Welcome, vexers of all things virtuous. Hope your Valentine’s Day went swell, and that you aren’t swelling from all the fun. Those allergic to flowers, chocolates and love don’t always fare well on that day, and most of the people we’ll be talking about here also don’t fare well. No one ever wins it all in horror movies. But fans get to reap all the benefits.

One of the more interesting tidbits revealing itself this week is the always excellent Stacy Keach joining John Cusack and Samuel L. Jackson in Tod Williams’ adaptation of Stephen King’s Cell. Speaking of King, his story "Gramma" was turned into the upcoming feature Mercy from director Peter Cornwell, who just landed a job directing Minion, about a possessed martial arts coach. Ghost roundhouse to the face! Finally, King fans should be pumped that producer Dan Lin recently told Collider that Cary Fukunaga, who has been blowing everyone’s minds recently with his work on HBO’s True Detective, is still very much behind writing and directing a big screen version of IT. Now to head down to where everything floats.

X-Men Writer David Hayter’s Wolves is Dead Serious About its Wolves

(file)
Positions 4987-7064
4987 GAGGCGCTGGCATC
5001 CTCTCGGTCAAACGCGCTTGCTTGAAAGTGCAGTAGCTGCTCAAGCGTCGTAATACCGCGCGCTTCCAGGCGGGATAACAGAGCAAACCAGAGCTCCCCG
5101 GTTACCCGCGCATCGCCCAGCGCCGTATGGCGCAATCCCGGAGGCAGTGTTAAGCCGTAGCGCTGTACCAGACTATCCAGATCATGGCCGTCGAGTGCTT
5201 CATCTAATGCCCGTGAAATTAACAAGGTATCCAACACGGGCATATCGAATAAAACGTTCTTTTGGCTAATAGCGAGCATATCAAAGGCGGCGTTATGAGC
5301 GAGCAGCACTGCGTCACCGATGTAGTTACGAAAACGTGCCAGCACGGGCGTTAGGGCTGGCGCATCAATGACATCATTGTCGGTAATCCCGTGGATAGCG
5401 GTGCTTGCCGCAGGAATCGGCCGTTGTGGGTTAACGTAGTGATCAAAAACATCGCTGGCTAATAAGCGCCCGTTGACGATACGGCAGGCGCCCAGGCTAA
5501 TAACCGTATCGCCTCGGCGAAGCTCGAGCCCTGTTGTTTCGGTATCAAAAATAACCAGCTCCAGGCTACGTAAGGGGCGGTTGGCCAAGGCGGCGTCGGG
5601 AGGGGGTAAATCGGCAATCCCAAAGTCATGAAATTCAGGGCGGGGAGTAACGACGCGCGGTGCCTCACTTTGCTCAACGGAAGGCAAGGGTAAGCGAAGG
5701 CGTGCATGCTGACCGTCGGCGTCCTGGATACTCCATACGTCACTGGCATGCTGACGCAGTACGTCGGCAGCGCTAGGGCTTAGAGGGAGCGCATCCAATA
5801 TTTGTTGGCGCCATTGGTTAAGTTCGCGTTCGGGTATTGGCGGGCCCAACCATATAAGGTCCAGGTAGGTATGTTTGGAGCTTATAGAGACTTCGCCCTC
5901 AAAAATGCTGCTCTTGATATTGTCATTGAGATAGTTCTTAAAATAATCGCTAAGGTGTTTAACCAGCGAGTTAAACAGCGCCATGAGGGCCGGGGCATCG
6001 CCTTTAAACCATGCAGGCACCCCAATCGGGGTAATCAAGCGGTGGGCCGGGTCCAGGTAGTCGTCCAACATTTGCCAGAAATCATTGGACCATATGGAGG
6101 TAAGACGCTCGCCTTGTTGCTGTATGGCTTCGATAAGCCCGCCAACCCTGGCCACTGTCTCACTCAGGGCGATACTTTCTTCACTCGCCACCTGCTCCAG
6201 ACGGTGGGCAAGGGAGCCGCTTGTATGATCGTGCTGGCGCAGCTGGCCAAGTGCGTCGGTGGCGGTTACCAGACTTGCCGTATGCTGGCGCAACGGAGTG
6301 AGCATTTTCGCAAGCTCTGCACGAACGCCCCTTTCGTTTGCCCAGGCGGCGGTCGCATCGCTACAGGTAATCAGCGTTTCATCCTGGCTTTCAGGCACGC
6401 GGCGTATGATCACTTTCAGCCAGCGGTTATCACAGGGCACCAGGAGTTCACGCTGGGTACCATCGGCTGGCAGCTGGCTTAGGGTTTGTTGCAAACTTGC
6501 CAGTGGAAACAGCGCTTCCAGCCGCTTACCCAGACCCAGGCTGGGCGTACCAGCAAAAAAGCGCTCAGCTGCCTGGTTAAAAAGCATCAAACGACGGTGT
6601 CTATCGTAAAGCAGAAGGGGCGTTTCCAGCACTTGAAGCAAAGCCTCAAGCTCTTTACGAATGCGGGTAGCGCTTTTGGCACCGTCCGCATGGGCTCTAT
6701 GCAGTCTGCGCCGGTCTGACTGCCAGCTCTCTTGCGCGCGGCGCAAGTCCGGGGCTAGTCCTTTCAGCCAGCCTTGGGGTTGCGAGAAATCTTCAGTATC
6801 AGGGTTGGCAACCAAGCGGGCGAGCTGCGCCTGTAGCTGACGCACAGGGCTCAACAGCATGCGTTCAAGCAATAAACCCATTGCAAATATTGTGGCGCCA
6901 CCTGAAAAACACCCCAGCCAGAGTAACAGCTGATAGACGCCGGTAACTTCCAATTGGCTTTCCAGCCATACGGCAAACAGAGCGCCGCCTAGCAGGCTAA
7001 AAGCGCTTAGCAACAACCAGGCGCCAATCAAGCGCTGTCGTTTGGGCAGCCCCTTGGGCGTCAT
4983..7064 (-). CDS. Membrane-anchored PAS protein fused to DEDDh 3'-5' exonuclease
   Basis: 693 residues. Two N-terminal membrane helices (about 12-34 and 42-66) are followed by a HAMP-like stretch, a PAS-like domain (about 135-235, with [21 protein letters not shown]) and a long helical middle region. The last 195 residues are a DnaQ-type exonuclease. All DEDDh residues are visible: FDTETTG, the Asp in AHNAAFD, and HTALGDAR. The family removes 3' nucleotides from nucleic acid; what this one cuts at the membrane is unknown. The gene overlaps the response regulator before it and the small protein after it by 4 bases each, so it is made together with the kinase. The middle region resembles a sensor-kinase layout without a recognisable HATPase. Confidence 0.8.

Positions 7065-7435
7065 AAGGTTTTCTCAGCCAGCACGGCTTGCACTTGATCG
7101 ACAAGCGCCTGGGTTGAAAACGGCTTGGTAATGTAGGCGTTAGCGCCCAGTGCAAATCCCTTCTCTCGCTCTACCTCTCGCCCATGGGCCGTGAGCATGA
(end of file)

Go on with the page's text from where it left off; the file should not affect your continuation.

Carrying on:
Writer and voice actor David Hayter has made a career out of pleasing comic book fans (some of them anyway) writing screenplays for Bryan Singer’s first two X-Men films and Zack Snyder’s Watchmen. He also wrote the fang-bearing upcoming horror Wolves, which will serve as his directorial debut, distributed domestically by Ketchup Entertainment. The film’s first trailer recently took a bite out of the Internet, and what it left was a mild amount of interest for a sub-genre that I don’t usually get into.

Starting out like Teen Wolf with actual consequences, Wolves centers on Lucas Till as Cayden Richards, a high school student who sees his parents get murdered and then finds himself getting all wolfy and hungry. Guided by the batshit spewing madman Wild Joe, Cayden then enters the testosterone-driven town of Lupine Ridge, where Jason Momoa’s Connor is the self-appointed judge and executioner and Stephen McHattie’s John Tollerman is something of an overlord. There are mysteries and secrets in this city that will probably only pertain to werewolf things. I’m not entirely sold on it, especially that awful-looking green screen shot of Cayden riding past a sunset, but this could potentially be the flick to knock Twilight, Hemlock Grove and the most recent Wolfman remake out of our heads for good.

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